Archive for » March 25th, 2015«

Olympics-Rio bay won't be clean for sailing-organisers

(Writes through adding quotes, details)

By Andrew Downie

RIO DE JANEIRO, March 24 (Reuters) – Brazilian Olympic officials changed tack on Tuesday and said they would only clean up lanes for sailors in 2016 and not the whole body of water for the sailing competition as originally promised.

Rio de Janeiro pledged to reduce pollution in the notoriously fetid Guanabara Bay by 80 percent but officials have now confirmed that the target will not be reached.

“The area of competition for the Olympic Games will be ready,” Carlos Nuzman, head of the Brazilian Olympic Committee, said at a press event to mark 500 days until the starting gun.

“Our obligation is to deliver the area for competing during the Games,” he added.

His comments came 24 hours after the city’s mayor expressed his disappointment at the broken promise.

“I think it is a lost opportunity, yes,” Eduardo Paes told Sportv in an interview. “Not for the Olympics but for Rio, it’s important to Rio. De-polluting the Guanabara Bay is something we should have done.

“It’s a shame that the Olympics were not the reason or the motive, as in Sydney, to resolve the issue once and for all.”

However, Paes said he did not believe the dirty waters would pose a risk for sailors.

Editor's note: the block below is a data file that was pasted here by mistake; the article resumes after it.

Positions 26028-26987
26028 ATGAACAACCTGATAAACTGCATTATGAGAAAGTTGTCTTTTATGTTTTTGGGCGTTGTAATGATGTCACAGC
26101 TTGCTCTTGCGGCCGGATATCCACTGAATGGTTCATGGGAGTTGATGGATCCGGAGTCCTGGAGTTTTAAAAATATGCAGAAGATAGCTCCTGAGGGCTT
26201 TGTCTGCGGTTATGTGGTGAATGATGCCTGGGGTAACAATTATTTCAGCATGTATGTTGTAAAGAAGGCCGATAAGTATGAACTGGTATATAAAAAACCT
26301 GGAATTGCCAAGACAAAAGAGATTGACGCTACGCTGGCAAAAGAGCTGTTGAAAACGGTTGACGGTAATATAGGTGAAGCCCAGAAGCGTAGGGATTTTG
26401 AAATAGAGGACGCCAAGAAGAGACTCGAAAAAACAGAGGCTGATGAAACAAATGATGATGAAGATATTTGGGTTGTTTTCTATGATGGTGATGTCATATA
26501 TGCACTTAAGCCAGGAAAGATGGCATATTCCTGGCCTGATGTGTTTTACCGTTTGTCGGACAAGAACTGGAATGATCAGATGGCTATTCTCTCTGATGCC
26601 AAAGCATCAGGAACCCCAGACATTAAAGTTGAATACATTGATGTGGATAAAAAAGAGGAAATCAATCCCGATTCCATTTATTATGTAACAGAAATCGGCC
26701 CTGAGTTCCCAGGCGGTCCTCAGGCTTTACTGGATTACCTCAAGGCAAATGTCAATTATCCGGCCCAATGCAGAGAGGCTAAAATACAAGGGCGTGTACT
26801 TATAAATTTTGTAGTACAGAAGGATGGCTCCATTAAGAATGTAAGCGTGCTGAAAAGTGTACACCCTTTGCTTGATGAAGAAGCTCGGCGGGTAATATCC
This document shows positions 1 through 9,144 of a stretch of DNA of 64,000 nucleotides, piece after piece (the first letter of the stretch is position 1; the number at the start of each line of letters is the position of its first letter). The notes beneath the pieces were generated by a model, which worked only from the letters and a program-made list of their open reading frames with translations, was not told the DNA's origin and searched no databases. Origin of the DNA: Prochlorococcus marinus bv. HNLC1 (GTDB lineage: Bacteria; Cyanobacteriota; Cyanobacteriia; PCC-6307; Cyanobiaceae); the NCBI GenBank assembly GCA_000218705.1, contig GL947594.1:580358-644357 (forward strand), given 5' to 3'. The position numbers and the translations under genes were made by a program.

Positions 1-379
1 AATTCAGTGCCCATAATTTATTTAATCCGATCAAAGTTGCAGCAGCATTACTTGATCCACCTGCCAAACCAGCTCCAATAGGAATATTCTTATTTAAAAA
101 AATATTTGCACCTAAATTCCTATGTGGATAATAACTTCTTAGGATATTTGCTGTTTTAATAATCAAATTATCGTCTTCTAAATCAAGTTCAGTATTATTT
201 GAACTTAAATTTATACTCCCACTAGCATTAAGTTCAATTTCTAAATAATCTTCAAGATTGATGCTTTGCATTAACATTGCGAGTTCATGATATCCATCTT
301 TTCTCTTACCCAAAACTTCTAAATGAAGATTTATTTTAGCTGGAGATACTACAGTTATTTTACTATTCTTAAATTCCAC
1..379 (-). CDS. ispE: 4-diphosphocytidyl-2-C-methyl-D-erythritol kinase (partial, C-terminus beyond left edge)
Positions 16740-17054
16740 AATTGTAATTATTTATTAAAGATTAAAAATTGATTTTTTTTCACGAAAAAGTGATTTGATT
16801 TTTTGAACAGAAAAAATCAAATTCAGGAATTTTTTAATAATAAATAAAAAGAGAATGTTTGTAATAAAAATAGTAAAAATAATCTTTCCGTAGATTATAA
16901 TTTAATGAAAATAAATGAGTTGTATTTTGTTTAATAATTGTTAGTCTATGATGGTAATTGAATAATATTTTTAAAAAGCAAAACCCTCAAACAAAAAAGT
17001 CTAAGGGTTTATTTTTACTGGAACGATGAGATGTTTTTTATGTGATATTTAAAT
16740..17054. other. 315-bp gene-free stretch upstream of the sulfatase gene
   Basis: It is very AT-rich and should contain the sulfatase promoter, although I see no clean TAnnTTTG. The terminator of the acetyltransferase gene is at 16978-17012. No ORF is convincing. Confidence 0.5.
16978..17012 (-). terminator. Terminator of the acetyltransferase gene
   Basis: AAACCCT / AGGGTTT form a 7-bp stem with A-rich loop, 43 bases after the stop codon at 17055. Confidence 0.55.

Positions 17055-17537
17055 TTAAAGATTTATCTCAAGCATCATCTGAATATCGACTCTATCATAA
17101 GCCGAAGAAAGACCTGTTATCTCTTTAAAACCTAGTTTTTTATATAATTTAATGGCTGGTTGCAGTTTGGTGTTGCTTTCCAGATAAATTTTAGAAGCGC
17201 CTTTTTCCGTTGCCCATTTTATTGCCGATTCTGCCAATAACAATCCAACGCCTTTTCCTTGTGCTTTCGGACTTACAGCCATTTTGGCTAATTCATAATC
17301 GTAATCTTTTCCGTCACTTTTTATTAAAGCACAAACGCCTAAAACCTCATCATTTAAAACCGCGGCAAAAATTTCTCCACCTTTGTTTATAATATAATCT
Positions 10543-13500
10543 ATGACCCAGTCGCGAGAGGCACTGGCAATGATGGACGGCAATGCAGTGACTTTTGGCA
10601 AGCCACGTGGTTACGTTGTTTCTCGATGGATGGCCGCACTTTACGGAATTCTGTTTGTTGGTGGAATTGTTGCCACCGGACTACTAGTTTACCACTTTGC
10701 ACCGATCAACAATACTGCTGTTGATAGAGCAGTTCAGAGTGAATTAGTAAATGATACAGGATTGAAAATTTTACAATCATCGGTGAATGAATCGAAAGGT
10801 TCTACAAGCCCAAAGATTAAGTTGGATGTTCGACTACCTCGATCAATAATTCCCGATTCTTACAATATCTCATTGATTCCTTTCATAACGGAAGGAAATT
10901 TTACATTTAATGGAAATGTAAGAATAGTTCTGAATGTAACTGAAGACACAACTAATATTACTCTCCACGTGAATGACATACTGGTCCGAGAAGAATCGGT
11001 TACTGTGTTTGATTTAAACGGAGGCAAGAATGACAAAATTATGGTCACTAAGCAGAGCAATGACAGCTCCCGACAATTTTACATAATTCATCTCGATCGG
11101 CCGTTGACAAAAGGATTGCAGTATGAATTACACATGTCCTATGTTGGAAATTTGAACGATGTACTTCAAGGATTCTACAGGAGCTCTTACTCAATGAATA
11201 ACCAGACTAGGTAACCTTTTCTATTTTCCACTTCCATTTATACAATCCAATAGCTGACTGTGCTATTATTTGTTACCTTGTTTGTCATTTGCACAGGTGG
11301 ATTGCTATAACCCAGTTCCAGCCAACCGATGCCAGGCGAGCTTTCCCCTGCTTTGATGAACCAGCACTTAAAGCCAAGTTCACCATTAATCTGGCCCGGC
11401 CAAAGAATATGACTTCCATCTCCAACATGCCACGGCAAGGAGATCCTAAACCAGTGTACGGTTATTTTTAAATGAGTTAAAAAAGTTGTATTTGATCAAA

The sailing events will take place in a relatively clean part of the bay and. as it is the dry season, there will be less water flowing into the bay from the five rivers that surround it, he said.

In addition, staff will be employed to keep flotsam and jetsam away from the boats.

The Rio state government recently withdrew so-called eco-boats that were dredging some of the worst rubbish from the waters.

Officials said they were reviewing the programme and expected to announce new measures in the near future.

The cleaning of Guanabara Bay was a key part of Rio’s bid pledge and has long been a goal of successive local governments.

Hundreds of millions of dollars have already been spent but the water remains fetid, with Olympic sailors who visited the city for test events complaining of floating sofas and animal carcasses in the water.

When it bid to host the Games, Rio said it would cut the amount of raw sewage flowing into the bay by 80 percent but has since admitted that is unlikely.

Biologists last year said rivers leading into the bay contained a superbacteria that is resistant to antibiotics and can cause urinary, gastrointestinal and pulmonary infections. (Reporting by Andrew Downie; editing by Martyn Herman and Ken Ferris)


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Rio bay won't be clean for sailing: organizers

By Andrew Downie

RIO DE JANEIRO (Reuters) – Brazilian Olympic officials changed tack on Tuesday and said they would only clean up lanes for sailors in 2016 and not the whole body of water for the sailing competition as originally promised.